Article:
Frameworks are good. They help steer our imagination and energy. They help us focus on the things that matter most. They create repositories of insights that can be recycled at a later time.
It is common for me to find myself having a conversation with a bright-eyed millennial ready to change the world. And it is also common for me to have a conversation with a seasoned executive considering a 2.0 or 3.0 career. In other words, they are contemplating leaving their current platform and relocating to another.
More times than not I will think through a single framework to help. It is Voice, Center, Path, and Toolbox.
Voice—My Unique Sound
I have to discover and get comfortable with (but not get addicted to) my voice. In life, my voice is that unique sound of me operating in my created and discovered giftedness. It is my personal signature on life and work. It is me finding my unique wiring. Sure, others influence me but I don’t aspire to be other people. I aspire to be all that I was created to be.
When we operate out of our voice, others straighten up and pay attention.
Your Creator has hardwired you uniquely; no one has your exact DNA, no one has your exact set of experiences and passions. And certainly no one has the blending of all these things the way it shows up in you. It is the unique “you,” but unless what is created is discovered, it will stay buried under weeds and rubble. Find your voice regardless of how young you are, how old you are, where you sit on the org chart, what your title is, or where you derive your income.
Center—The Footing of My Life
Maybe this season in our world has shaken you—personally, organizationally, emotionally, financially. When, as the old hymn says, “all around my soul gives way,” what do you fall back on?
- Natural Talents
- Hard Work
Where are your security, significance, and success anchored? Your center is your bedrock, the core foundation that your personal operating system is built upon. It is the thing we default to over and over again.
Without a firm center, my point of view will always be moving around, my morals will always be shifting, and my goals will jump from one target to the next like Solomon in the Book of Ecclesiastes. I will be destroyed by indecision on the one hand and foolish hastiness on the other.
But with a strong center, there is true peace, genuine deep confidence, and astounding contentment. When we understand our center, we don’t try to do everything and we don’t simply respond to crises. We have a settled-ness that guides and governs our life and work.
Path—Journey and Destination
Where is your life headed? Are you truly making progress or are you just spinning in place for weeks, months, or years at a time? Do you have a compelling vision for the future pulling you forward or are you sidelined from progress and contribution?
Identifying my unique voice and establishing my foundational center assists when I am choosing the targets and paths of life.
Life’s path is never as straight as we envision. Traffic, potholes, and car trouble always change our plans. At least it does in my journeys, and for many of us, the past year and a half has felt more like a car crash altogether. We must have a doggedness to keep an eye firmly on the destination and the flexibility to adapt to changing circumstances.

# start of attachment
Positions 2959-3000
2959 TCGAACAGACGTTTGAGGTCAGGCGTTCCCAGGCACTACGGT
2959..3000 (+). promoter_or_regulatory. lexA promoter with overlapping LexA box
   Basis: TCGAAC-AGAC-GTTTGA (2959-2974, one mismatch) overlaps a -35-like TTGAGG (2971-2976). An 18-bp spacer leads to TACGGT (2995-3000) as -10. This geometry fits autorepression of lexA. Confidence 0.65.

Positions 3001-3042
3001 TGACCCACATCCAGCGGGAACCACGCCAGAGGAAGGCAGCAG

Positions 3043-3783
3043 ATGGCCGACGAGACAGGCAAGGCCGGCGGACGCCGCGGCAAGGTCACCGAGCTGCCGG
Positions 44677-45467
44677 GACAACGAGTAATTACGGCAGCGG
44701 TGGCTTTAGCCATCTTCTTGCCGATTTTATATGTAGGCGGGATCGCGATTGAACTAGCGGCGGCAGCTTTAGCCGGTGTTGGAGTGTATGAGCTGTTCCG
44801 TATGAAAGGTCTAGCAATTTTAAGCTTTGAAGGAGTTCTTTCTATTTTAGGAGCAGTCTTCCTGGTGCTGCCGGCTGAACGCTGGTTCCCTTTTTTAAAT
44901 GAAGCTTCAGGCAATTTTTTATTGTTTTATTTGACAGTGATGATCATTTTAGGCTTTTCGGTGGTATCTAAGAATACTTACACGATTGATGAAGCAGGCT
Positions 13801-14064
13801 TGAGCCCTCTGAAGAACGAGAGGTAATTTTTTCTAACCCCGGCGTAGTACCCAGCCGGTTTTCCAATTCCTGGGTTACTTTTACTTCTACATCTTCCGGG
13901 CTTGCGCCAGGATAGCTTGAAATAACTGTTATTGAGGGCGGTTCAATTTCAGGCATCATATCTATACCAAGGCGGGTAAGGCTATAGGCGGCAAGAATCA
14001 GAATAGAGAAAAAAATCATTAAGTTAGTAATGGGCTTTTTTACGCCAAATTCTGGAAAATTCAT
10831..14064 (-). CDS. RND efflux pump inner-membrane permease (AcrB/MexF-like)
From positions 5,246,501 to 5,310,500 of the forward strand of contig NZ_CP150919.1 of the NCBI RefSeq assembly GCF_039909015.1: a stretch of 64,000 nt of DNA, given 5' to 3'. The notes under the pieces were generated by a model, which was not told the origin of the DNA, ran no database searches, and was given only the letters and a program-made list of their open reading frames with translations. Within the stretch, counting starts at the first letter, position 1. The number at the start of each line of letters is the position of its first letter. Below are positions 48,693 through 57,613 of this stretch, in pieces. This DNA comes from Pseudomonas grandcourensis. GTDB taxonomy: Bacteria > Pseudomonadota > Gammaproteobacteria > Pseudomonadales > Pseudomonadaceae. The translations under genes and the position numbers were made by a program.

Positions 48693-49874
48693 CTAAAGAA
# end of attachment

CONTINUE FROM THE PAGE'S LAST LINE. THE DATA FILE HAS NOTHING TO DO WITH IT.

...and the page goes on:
Among the most strategic assignments of any leader is to determine where the organization is going and not going … at what speed … at what risk. That is a leader’s job. In the same manner we must determine those same items for us personally in our own journey.
What does this mean? It means you can’t get distracted by every shiny object. That will often send you down the wrong path. It means you can’t stand paralyzed, waiting for someone else to fix your world. It means you might have to step into an intersection and commit to a new direction that would require a new level of risk or energy.
Wanting to go somewhere and even knowing how to get there doesn’t automatically transport you there. You have to jump in and take the journey.
Toolbox—The Things We Carry
We need tools (resources) to accomplish our life and work. The better the instruments, the better our performance.
My toolbox contains the instruments that I acquire along my path that move my confidence and competence upward. These instruments might be a knowledge bucket, a skill, a relationship, a business model, a business sector, a style of work, a rhythm of work, a set of guidelines or truths, etc.
Another element in your toolbox is stage and setting. We perform and produce better in some settings than others. We are more comfortable and natural on some stages than others. Some people need a strong collection of support players around them. Others just need a computer and a coffee shop. Some people thrive in large corporate settings and others must have a fast-changing entrepreneurial culture. For some people, working from home during a pandemic has increased effectiveness. For others, productivity is way down. These are all part of your optimum toolbox.
Of course, no two toolboxes are exactly the same. Your toolbox has to fit your learning style, personality, temperament, and calling. Keep building it. The pandemic has probably revealed some tools you need. Beware of trying to get by with other tools, and don’t forget what you’re learning now. Figure out how to go get those tools.
I have been guiding executives for three decades. Those who have done the hard work of nailing down their Voice, Center, Path and Toolbox seem to thrive better than those who haven’t. During this challenging season, it’s becoming even more clear how these four things root us and drive us forward. Maybe it’s also becoming clear where your lack is in these categories. Don’t give up hope. I’ve told many an executive over the years the same thing—press in.